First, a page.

John Dunne, associate scientific director at BD Biosciences, told CBA News that his company, among others, had been aware of the potential power of flow for drug discovery for many years, but as for-profit companies they also recognized that product development is influenced by end-user demands.
"To those who are deeply involved in flow — both among vendors and experts in the pharma flow labs — flow has always been an interesting possibility as a drug-screening platform, and some attempts have been made to drive adoption," Dunne said. "Some substantial traditional challenges have certainly kept flow out of the game: sample management, throughput, and data management being primary."
Only now are some of those challenges being addressed, according to Dunne.
"The drug-screening market has been only marginally informed or interested [in flow cytometry]," Dunne said. "In the early screening days, no one wanted to mess with complex data or cells, two of flow's strengths. As the screening paradigm has broadened to include both, and as novel flow implementation strategies have developed, the fit is definitely improved.
"In the last few years, flow has addressed some of the more obvious [technology] gaps," Dunne added. "Now we have lots of plate-based cytometers, and we've seen some development of robust assay configurations. It still takes an expert to work up the data robustly, but here again the tools have improved with regard to ease of use and throughput."
Still, there are only a handful of scientists and companies putting effort into commercializing or exploiting flow for drug discovery. These include Sklar's group at UNM, which has now recruited the help of Cellomics co-founder Dunlay to commercialize its technology; Novasite Pharmaceuticals; and Luminex, which plays primarily in bead-based biochemical assays and collaborates with UNM in this area (see CBA News, 5/26/2006, and part one of this article).
A Killer App for Flow?
Emerging flow cytometry applications are increasingly bound with a clinical component, so perhaps flow will find its killer application in areas where drug screening and clinical analyses intersect. Such intersections are growing as pharma and biotech companies increase their use of stem cells and cells from human patients in their drug-discovery programs.
One company meeting drug makers at this intersection is Amnis. The Seattle-based start-up markets the ImageStream 100, which combines certain strengths of flow cytometry with high-content automated imaging.
"The goal with our system — and I don't care if you want to call it a flow cytometer or an imaging device — was to extract as much information as possible from the cell," Amnis COO Bill Ortyn told CBA News. "We do that by multiple modes of imagery, which give you different bits of information.
"It will do immunofluorescence like a flow cytometer," Ortyn explained. "But a lot of people in pharma want to look at the distribution of molecules and movement of molecules from one cellular compartment to another, and you can't see that without high-resolution, high-sensitivity imagery. A flow cytometer might say something is near or on the cell, but if a molecule moves to the cytoplasm from the nucleus, it all looks the same in flow."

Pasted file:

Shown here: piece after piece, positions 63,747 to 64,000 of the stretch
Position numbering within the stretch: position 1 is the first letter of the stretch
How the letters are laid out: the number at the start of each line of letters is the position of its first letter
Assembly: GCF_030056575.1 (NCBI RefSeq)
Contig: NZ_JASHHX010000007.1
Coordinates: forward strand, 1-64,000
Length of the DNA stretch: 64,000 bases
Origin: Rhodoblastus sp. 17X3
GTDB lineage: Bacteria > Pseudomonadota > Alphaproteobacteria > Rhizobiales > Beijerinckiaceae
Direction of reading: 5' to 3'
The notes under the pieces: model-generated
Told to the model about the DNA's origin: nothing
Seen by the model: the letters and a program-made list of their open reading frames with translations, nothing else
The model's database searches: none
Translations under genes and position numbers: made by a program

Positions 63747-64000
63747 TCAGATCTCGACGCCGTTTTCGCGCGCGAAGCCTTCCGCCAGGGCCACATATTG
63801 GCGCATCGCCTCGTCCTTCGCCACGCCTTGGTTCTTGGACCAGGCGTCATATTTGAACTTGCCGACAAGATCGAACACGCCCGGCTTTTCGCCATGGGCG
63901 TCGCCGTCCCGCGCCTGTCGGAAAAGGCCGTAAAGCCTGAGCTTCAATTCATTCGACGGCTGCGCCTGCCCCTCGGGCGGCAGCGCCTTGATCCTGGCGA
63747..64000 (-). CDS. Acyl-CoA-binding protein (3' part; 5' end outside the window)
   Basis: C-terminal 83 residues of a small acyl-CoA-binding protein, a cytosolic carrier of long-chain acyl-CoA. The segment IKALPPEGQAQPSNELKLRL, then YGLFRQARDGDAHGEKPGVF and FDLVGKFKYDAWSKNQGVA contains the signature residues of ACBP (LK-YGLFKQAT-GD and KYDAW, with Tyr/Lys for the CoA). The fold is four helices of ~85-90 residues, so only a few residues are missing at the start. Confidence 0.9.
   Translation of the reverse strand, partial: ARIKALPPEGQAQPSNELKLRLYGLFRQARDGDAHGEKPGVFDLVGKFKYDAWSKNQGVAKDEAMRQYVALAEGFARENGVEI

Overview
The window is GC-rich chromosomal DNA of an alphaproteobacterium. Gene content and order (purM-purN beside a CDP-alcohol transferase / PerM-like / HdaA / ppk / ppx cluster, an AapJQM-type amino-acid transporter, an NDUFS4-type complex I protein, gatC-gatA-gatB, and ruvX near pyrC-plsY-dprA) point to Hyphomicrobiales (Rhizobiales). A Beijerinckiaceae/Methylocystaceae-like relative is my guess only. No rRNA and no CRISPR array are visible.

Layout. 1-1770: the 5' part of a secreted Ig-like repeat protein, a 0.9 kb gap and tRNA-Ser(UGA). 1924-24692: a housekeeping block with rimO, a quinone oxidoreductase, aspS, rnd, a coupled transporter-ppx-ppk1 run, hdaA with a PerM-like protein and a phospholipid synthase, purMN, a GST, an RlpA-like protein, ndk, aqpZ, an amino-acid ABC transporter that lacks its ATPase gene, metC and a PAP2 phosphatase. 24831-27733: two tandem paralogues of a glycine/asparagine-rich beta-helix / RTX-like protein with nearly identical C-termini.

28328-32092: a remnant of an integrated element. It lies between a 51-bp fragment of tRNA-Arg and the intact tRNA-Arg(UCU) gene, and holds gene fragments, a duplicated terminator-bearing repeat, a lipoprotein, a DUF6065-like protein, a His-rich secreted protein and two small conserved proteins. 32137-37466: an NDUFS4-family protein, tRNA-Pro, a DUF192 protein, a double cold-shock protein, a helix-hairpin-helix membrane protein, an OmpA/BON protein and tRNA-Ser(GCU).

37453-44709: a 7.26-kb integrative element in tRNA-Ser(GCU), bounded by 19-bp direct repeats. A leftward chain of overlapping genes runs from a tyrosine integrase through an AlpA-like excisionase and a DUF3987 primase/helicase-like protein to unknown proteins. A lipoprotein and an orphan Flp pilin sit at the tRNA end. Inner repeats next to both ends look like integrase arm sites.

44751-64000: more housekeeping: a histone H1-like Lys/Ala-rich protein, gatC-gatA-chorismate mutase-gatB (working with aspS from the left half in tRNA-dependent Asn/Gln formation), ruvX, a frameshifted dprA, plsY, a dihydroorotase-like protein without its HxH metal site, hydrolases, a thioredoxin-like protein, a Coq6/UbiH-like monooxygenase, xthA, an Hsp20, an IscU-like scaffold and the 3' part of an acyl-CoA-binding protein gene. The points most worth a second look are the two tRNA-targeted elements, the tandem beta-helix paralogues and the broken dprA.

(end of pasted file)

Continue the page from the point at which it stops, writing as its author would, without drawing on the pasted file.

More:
Perhaps not surprisingly, Amnis' sales are split nearly evenly between academic, government, biotech, and pharma labs, with most of its instruments placed in core flow cytometry facilities.
Tad George, principal scientist at Amnis, said that nuclear localization assays are one of the most common drug-discovery applications of the ImageStream. These types of assays are also the bread and butter of high-content plate-based imaging systems, but — and here's where the flow component comes in — "we're the only one that will do this well in cells that are not adherent, which is a lot of clinical-type samples, blood-based assays, or cells that are less amenable to plates," George said.
"The other subset is antibody drug conjugates, like Rituxin, where you have a target drug, and you want to know how a tumor cell responds," George said. "How does it shuttle into the endosome or lysosome pathways? What is it about the tumor cells that make it resistant to this drug?"
Ortyn and George said that the ImageStream is also well-suited to morphological feature classification of cells, in particular for monitoring stem cell differentiation; and for high-throughput studies of the cellular infection processes of viruses, bacteria, or parasites.
BD's Dunne believes that flow cytometry will continue to have an impact in two areas, in particular.
"As a preparative technology, flow sorting is extremely valuable [for] generating engineered cell lines optimized for all kinds of assay formats," Dunne said. "Screening cells at thousands of cells per second and automatically cloning the best signal-to-noise phenotypes is often the most important step in building robust cell-based assays.
"As an analytical tool, flow is unbeaten for speed — not in wells per second, but in cells scrutinized per second — and in terms of quantitative information per cell it's different but competitive with imaging," he added. "Assay paradigms [that] benefit from the natural diversity of cell populations, especially primary cell assays, really show off the power of single-cell analyses like flow and imaging, so the two platforms feed each other's adoption."
— Ben Butkus ([email protected])